There are no dead cultures.

There’s an idea that has been bothering me a lot lately when I make my rare forays into the Neopagan blogosphere, and that’s the idea that supposedly dead cultures are up for grabs for everyone to take just because they’re considered dead. Egyptian and Greek being a common example, but there’s also Aztec and other indigenous ways that have been considered dead since the Europeans invaded the Americas. Even European religions are considered dead despite having records of up to 50 years ago in some cases.

To me that’s unacceptable.

For starters, cultures are created by people. They cannot truly die if the people are still alive, and in all the cases I’ve seen so far, they are most definitely still alive. There’s still Aztec, Mayan, and Egyptian people around who are the descendants of those who practiced the old religions. Hell, there’s even Taino people still, despite US history classes’ insistence that Columbus wiped them all out. Even if the Egyptians are mostly Muslim, that doesn’t mean their ancestor’s ways aren’t still a part of them and their current culture’s manifestations, or that they don’t have pride and ownership of their ancestor’s culture. That connection and that ownership should be respected.

Furthermore, even if a culture actually is dead, that still doesn’t mean everyone else can have at it. Do you rob graves to take the dead’s jewels and clothes? Hopefully not, that would just be plain disrespectful and gross. Dead cultures, and the people who used to live them, deserve respect too. There are ways to incorporate various symbols and ideas into a syncretic religion, but putting Bast, Thor, and Baron Samedi onto an altar with a smudge stick, a dreamcatcher, a pentacle, and Buddhist prayer beads and chanting from the Tibetan Book of the Dead ain’t it. That’s just making a fetishistic collection of exotic-looking items to fill a spiritual void in your life.

Cultures are not a free-for-all, dead or alive. Cultures are not meant to be “shared” by random people all over the world. That is a lie perpetuated by Western colonialism to turn exotic cultures (and the people within them) into commodities to own and exploit. Taking exotic sacred items and ideas and reducing them into something else is not true sharing. Thinking that a god from a foreign culture “called” you is not an excuse.

At the VERY least, if you’re that insistent upon worshiping a god or using an idea from a foreign and/or “dead” culture, put some effort into understanding the context of the culture(s) and the various reasons for why the god or the idea is what it is. Don’t just collect things for your personal benefit, actually learn all that you can learn about them. Put effort into showing respect for the culture(s) you’re taking from.

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8 Comments

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8 responses to “There are no dead cultures.

  1. In most traditional polytheist cultures, the spirits of the dead are believed to have power and agency of some sort. So when one interacts with supposedly “dead” cultures, one is also interacting with the spirits of the dead people from those cultures…

    • Excellent point I didn’t even think of that. Another one that just came to mind is that sometimes there’s misinterpretations of when a God is “calling” you, as some messages might actually be “leave me/this place alone, it’s not for you”. I’ve gotten those feelings before when entering new woods and certain churches.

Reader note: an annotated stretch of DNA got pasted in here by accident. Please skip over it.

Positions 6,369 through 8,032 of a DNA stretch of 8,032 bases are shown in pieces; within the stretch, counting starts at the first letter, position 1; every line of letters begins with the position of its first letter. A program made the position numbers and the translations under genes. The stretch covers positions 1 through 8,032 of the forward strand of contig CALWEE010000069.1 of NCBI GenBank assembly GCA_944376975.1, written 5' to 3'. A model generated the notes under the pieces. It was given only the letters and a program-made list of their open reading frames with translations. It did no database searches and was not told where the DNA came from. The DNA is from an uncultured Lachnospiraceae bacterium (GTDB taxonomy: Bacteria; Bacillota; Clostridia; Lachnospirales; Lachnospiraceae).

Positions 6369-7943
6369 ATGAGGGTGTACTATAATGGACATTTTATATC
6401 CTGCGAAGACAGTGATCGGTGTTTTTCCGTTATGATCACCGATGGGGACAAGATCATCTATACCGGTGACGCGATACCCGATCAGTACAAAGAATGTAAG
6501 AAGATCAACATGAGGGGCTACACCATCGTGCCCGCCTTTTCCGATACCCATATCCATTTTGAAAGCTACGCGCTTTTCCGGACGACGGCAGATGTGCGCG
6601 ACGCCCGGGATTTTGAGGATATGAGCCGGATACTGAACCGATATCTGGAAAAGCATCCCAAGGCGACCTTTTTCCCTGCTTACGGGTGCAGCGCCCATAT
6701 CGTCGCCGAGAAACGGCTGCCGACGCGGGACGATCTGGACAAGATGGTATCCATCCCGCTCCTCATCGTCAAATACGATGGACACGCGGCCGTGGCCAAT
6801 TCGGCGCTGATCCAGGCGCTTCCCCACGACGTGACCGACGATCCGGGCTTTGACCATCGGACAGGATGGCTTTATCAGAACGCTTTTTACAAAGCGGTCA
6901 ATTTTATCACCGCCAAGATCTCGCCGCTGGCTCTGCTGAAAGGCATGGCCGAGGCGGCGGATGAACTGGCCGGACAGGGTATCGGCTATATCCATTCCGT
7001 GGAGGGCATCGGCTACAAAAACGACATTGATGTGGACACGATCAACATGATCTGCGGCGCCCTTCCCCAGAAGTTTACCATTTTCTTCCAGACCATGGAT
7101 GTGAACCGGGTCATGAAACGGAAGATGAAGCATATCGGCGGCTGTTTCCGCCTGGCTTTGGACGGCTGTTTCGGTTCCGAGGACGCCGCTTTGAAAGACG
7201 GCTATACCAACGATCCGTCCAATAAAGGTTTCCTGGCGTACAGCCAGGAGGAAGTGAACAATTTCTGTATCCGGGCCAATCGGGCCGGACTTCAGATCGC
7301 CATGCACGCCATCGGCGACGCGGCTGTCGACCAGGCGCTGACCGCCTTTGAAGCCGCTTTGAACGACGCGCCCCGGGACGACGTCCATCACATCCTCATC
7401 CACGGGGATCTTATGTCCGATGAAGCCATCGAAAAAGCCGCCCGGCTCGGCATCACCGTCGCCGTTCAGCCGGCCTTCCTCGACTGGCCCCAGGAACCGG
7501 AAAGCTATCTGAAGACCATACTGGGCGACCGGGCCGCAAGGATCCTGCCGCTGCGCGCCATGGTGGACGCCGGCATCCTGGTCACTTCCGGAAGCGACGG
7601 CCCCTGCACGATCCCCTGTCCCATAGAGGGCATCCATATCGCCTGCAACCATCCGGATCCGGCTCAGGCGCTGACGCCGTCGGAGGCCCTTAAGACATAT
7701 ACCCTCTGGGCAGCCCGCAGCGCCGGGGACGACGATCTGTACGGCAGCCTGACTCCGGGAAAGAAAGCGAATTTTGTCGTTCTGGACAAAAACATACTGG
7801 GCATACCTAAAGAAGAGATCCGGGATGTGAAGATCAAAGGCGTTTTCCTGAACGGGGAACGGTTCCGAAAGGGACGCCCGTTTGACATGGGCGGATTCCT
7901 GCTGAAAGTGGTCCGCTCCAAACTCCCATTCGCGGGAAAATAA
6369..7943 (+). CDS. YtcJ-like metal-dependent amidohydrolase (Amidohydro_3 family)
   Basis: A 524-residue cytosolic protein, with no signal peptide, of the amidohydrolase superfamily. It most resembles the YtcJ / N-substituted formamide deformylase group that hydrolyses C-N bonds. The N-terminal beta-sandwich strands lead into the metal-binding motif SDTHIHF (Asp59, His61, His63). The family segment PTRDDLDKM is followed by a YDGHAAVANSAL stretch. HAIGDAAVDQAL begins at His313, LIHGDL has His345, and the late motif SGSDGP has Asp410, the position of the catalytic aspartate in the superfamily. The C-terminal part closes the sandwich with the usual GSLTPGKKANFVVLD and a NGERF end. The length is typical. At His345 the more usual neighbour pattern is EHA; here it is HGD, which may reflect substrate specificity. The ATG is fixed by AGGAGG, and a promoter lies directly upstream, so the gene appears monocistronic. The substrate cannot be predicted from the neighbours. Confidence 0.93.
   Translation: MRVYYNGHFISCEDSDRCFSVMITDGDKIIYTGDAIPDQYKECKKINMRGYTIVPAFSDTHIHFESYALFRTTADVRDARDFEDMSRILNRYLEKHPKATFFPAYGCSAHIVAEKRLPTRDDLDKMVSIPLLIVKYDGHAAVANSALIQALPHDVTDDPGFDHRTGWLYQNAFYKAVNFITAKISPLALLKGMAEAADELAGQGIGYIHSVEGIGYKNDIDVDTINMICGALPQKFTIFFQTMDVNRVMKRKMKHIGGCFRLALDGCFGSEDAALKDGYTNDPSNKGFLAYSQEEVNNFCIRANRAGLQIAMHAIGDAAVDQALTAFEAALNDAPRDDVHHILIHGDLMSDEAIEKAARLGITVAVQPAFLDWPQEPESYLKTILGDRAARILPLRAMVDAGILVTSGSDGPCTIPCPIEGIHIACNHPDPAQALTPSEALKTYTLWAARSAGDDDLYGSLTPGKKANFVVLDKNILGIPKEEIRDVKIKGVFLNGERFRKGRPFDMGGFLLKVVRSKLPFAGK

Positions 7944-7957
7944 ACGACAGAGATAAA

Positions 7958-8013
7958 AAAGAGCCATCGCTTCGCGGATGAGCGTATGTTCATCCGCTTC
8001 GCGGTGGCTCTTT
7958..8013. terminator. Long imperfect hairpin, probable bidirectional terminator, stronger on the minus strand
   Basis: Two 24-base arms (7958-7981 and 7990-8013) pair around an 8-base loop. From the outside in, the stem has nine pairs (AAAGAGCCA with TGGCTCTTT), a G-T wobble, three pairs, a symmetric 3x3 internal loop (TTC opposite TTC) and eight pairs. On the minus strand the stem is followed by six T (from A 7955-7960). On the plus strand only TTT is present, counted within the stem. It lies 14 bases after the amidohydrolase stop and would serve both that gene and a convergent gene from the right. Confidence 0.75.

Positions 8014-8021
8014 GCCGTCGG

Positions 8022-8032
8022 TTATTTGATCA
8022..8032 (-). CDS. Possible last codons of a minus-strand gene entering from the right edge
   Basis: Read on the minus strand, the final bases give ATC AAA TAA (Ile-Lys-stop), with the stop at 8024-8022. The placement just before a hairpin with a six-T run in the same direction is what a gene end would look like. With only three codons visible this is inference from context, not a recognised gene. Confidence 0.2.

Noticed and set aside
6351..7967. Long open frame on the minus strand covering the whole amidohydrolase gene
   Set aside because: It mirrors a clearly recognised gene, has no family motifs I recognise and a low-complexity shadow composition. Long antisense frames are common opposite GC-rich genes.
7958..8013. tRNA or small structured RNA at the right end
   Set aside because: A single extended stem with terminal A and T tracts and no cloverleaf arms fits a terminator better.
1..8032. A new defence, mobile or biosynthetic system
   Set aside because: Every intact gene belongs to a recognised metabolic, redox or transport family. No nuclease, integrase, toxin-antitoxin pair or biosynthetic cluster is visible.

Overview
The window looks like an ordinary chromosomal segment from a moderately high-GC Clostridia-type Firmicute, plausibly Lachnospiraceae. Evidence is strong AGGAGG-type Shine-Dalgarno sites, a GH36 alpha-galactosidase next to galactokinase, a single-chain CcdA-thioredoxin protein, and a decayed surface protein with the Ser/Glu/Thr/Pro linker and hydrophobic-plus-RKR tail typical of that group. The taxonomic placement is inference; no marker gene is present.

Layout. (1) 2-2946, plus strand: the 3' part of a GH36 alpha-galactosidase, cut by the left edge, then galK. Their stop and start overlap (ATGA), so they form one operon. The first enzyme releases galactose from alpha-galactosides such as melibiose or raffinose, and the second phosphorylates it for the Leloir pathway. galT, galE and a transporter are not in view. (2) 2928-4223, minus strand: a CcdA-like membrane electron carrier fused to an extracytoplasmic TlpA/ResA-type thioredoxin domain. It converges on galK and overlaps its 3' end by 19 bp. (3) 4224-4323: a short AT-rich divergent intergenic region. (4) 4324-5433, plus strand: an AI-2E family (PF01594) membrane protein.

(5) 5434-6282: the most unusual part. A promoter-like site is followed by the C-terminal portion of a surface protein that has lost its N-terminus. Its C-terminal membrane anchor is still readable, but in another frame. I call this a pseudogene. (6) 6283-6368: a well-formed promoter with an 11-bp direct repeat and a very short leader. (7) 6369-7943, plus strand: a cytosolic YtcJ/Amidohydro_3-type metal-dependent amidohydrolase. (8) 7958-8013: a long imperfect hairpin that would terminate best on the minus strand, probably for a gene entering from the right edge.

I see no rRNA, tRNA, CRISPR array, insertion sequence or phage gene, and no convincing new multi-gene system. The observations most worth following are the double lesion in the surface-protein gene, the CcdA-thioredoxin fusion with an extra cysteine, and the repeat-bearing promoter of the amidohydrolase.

• Yes, that’s certainly possible, and I’ve had similar feelings before as well. Sometimes, there is a real “call,” and I think it’s a test to see if the person called will answer it in an honorable and thoughtful way or not. What god wants dishonorable followers? Unfortunately, too many gods get them…

  2. I think you’ve got it right though, that a person can be contacted/called by the Spirits/Ancestors of another culture for whatever reason. The person can honour that call, respond to it yet doesn’t have to ‘take’ it or claim that culture. An example from my own life: A series of dreams and meditations took me to a cave in a mountain where the Spirits of a northern Korean culture reside (they showed me the place which is now a north Korean tourist spot – a bus park!). They were not happy and reaching out to anyone who was open. They showed me what offerings to make, which I did and where to find information. It doesn’t, however, mean that I now claim a Korean link in my heritage, dress like a Mudang or collect Korean spiritual items. It just means there is a connection to honour and respect and an opportunity or request to help and understand. Sometimes the living descendents of a culture share something with visitors such as the Lakhota word ‘Aho’. One may argue that it would be respectful for an outsider to use that word when present at a first nation event where invited to do so but it doesn’t give outsiders the right to adopt it as an exotic ‘badge’ to use elsewhere. It comes down to acceptance of one’s own self, culture and Ancestors. Once that is established there is no need to go searching for and taking anyone else’s.

  3. Most of us, at some point, hear a call to learn about, investigate and learn from the spiritual beauty of other cultures (dead or alive). It is a wonderful treasure and it is incredibly helpful to find out that there are parallels and similarities; it starts to underpin our own beliefs and elicits compassion and understanding. But there is a difference between Spirit bringing a gift associated with that culture, an item lets say, and a person actively searching Ebay for it! Great article – thanks.

  4. Pingback: Linkage: Grimoires, demons, and lions || Spiral Nature

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